The University of Nairobi has now turned to online teaching to ensure that its more than 60,000 students complete their studies on time.
Tuesday, the university’s senate chaired by Prof Stephen Kiama, who is also the vice-chancellor, will meet to approve an online time table and give other regulations.
UoN director of corporate affairs John Orindi said the institution had also turned to online teaching because it was still paying lecturers and other staff.
“We have already trained staff on the programme. We will be shifting focus to learners this week ahead of the roll-out next week,” said Mr Orindi.
He said all students will be required to be on email in order to get learning materials.
However, Mr Orindi said those who will unable to access the Internet will continue with their studies once universities re-open.
Students in science courses will not benefit from the programme.
Lecturers at the university however criticised the decision saying they were not consulted over the plans and neither were they ready.
“The idea is obviously prudent but it cannot be implemented without the input of the views of lecturers and students who form the core of the university community,” said Dr Richard Bosire, the chairman of Universities Academic Staff Union — Nairobi chapter.
Speaking by phone, he said that not all lecturers had been trained and those who had were waiting for directions on how to proceed.
Dr Bosire further noted that “Most students do not have laptops or money to buy Internet bundles to sustain a three-hour online course. Some of them who live in far-flung areas such as Turkana do not even have access to the Internet so how will they be expected to come on board?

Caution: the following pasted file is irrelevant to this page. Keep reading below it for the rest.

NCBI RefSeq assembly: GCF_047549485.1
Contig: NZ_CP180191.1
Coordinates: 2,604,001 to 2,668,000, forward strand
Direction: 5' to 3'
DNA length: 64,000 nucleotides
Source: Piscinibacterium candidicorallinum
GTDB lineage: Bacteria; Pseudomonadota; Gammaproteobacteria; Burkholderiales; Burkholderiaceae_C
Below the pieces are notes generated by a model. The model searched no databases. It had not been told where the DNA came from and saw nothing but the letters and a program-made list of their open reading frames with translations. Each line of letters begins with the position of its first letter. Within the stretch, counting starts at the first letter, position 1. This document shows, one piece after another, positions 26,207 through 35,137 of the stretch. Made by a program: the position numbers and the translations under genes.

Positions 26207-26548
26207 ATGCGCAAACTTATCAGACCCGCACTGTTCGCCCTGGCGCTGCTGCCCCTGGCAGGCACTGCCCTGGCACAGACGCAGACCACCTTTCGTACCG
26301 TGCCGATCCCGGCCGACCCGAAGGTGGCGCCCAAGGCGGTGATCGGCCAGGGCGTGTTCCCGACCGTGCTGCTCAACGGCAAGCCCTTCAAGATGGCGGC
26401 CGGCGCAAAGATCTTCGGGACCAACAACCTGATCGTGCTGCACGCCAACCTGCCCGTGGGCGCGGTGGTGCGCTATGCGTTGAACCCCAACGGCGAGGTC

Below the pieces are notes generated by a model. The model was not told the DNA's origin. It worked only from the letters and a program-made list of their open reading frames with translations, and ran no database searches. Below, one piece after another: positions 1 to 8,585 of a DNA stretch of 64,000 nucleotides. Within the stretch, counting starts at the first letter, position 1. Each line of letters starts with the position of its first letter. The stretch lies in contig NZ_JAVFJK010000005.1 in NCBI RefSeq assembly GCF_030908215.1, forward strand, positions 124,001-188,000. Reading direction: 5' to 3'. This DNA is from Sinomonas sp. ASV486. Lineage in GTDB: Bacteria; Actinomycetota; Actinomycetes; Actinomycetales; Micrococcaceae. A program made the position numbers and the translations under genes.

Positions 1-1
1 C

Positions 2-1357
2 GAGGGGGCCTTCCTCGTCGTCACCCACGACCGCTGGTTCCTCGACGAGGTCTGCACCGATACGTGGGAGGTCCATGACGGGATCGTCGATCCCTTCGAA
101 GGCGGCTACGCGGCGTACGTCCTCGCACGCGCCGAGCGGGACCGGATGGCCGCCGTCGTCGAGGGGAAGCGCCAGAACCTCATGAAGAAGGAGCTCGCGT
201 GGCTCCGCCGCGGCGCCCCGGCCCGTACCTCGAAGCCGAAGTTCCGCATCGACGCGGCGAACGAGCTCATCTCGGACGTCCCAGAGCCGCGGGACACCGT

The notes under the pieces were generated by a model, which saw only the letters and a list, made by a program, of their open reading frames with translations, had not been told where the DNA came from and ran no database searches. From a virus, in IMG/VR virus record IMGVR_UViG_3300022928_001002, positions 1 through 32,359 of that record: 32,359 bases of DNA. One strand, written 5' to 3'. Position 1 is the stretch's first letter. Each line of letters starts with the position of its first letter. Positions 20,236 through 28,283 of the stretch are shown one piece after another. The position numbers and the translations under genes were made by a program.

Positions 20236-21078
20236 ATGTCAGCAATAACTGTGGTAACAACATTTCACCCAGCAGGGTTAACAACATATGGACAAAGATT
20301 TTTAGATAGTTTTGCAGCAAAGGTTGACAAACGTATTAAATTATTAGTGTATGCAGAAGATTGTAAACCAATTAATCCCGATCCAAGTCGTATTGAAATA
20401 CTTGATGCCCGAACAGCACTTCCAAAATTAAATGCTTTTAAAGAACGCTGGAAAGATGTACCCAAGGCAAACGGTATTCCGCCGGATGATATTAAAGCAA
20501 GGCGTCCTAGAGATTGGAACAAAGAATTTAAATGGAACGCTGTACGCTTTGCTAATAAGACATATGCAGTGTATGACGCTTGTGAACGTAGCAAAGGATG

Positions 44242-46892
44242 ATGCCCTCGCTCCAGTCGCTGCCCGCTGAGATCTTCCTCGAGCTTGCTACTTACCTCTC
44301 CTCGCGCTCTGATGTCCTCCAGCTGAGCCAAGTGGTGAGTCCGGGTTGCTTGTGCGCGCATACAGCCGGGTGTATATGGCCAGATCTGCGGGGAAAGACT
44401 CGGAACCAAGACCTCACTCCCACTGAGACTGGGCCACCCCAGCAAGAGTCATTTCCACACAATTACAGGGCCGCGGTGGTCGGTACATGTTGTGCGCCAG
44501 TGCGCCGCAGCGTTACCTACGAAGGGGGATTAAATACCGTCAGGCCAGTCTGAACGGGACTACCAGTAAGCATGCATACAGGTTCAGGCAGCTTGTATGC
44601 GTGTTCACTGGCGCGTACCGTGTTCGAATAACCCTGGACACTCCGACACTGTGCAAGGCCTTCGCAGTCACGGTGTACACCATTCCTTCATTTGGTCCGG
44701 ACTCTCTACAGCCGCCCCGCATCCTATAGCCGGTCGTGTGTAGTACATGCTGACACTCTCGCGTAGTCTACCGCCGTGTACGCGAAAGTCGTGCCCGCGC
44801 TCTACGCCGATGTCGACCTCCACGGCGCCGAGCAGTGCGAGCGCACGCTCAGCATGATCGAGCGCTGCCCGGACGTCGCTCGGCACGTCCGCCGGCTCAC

At Kisii University, Director of E-learning Ratemo Mikiya said a total of 7,000 students are already benefiting from e-learning.
“Lecturers are in contact with their learners. Students are getting assignments and submitting them online,” said Dr Mikiya.
At Rongo University, Prof Samuel Gudu said: “The students were given assignments online but there is no teaching.” Kenyatta University head of communications Machua Koinange said there is no online learning as all teaching was suspended.
Mount Kenya University’s acting VC, Prof Peter Wanderi, said they had extended the online teaching platform to regular students.
“Online learning will be supplemented through televised lectures in collaboration with TV 47,” said Prof Wandera.
St Paul’s VC Joseph Galgalo said: “For the remaining part of the semester, classes and other planned academic sessions, including continuous assessment tests, will be administered virtually.”